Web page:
Law enforcement officials have said they used only ordinary methods in the case, which might have included grand jury subpoenas and search warrants.
I can easily believe that last point may well be true: that officials "used only ordinary methods in the case." So the question is: At present, what exactly do "ordinary methods" entail?

But, many are saying (and saying and saying), this is terrible! We have no privacy left at all! What the bloody hell is the government doing? What makes them think they have the right to trample all over the private lives of citizens in this manner?

Well, gosh. I'm sorry, but I can't get upset about this -- and I tried, I really did -- because this is very old news. I say that for many reasons. Here are just a few.

I recall someone paraphrasing a defender of the old FISA regime a few years ago. (The defender was Steny Hoyer, if anyone cares.) By "the old FISA regime," I mean the one that everyone thought was completely swell, even those folks who were yelling about the awful changes that the government wanted. And the paraphrase was entirely accurate as to the substance of what the government had been doing for years. This is how it went:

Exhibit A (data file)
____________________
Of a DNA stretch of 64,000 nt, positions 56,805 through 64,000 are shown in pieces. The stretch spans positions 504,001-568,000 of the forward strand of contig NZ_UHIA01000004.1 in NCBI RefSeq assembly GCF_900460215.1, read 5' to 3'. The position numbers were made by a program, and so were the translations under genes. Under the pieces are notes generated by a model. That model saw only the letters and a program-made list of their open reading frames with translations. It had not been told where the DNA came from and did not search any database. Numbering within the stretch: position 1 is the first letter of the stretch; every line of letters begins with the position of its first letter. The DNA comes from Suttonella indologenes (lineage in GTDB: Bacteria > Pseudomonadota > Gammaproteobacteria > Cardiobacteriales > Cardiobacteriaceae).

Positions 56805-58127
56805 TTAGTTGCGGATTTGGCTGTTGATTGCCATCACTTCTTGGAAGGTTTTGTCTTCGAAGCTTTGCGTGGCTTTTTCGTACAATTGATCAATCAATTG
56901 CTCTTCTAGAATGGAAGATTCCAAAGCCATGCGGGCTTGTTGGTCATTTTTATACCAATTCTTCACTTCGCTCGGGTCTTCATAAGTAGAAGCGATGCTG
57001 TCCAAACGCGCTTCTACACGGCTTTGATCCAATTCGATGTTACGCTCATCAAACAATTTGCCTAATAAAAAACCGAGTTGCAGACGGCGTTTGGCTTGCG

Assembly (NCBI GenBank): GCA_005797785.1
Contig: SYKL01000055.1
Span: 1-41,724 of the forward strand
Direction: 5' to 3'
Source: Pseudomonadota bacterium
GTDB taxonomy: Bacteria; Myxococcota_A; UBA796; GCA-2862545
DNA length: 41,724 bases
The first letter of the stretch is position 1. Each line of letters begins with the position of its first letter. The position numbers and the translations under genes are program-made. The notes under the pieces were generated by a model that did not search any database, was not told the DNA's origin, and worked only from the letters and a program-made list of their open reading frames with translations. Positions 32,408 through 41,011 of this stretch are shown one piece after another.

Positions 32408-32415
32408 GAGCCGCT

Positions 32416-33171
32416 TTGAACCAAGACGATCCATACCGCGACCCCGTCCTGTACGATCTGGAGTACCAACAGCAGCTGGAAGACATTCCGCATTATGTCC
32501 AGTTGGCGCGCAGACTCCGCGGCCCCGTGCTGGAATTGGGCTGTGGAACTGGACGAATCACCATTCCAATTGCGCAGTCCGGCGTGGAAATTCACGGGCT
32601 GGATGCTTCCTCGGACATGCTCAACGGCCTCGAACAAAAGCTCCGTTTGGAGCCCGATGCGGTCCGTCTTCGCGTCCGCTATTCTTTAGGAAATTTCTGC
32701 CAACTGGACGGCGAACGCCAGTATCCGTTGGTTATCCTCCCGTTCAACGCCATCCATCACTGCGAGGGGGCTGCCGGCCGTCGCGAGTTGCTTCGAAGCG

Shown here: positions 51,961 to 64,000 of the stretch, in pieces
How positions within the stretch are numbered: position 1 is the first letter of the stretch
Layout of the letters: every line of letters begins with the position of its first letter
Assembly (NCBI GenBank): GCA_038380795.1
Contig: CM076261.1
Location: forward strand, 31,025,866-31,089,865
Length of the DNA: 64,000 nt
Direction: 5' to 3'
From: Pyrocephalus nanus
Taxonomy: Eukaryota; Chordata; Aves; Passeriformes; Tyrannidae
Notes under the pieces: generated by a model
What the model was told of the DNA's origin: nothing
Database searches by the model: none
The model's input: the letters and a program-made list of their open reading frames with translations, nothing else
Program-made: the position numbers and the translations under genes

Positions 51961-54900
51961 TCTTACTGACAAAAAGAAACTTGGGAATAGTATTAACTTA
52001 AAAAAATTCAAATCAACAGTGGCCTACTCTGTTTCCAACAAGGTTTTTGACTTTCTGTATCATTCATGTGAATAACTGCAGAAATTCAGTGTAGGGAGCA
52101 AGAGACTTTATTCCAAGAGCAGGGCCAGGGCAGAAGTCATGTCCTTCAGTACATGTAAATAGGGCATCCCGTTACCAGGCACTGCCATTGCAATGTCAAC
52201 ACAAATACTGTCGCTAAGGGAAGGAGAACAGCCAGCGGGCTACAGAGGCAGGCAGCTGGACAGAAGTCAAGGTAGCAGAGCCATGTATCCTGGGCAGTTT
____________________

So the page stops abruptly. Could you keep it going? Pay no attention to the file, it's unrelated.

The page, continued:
We can already spy on everyone. Everyone! Got that, you schmucks? And we don't even need a warrant a lot of the time! Every once in a while, we kinda think we should get a warrant. No reason for that actually. But it looks better, you know? Keeps the stupidly annoying civil liberties crowd happy. But those idiots at the FISA court will give us one nearly every time! [See here again.] And since FISA is a secret court, none of those peons (otherwise known as "citizens") will ever know a damned thing about what's actually going on anyway. It's good to be an Empire!
I repeat: that's what the government had been doing for decades, and nobody gave a damn.

I also remember hearing an argument about privacy issues in general several years back, and it went like this: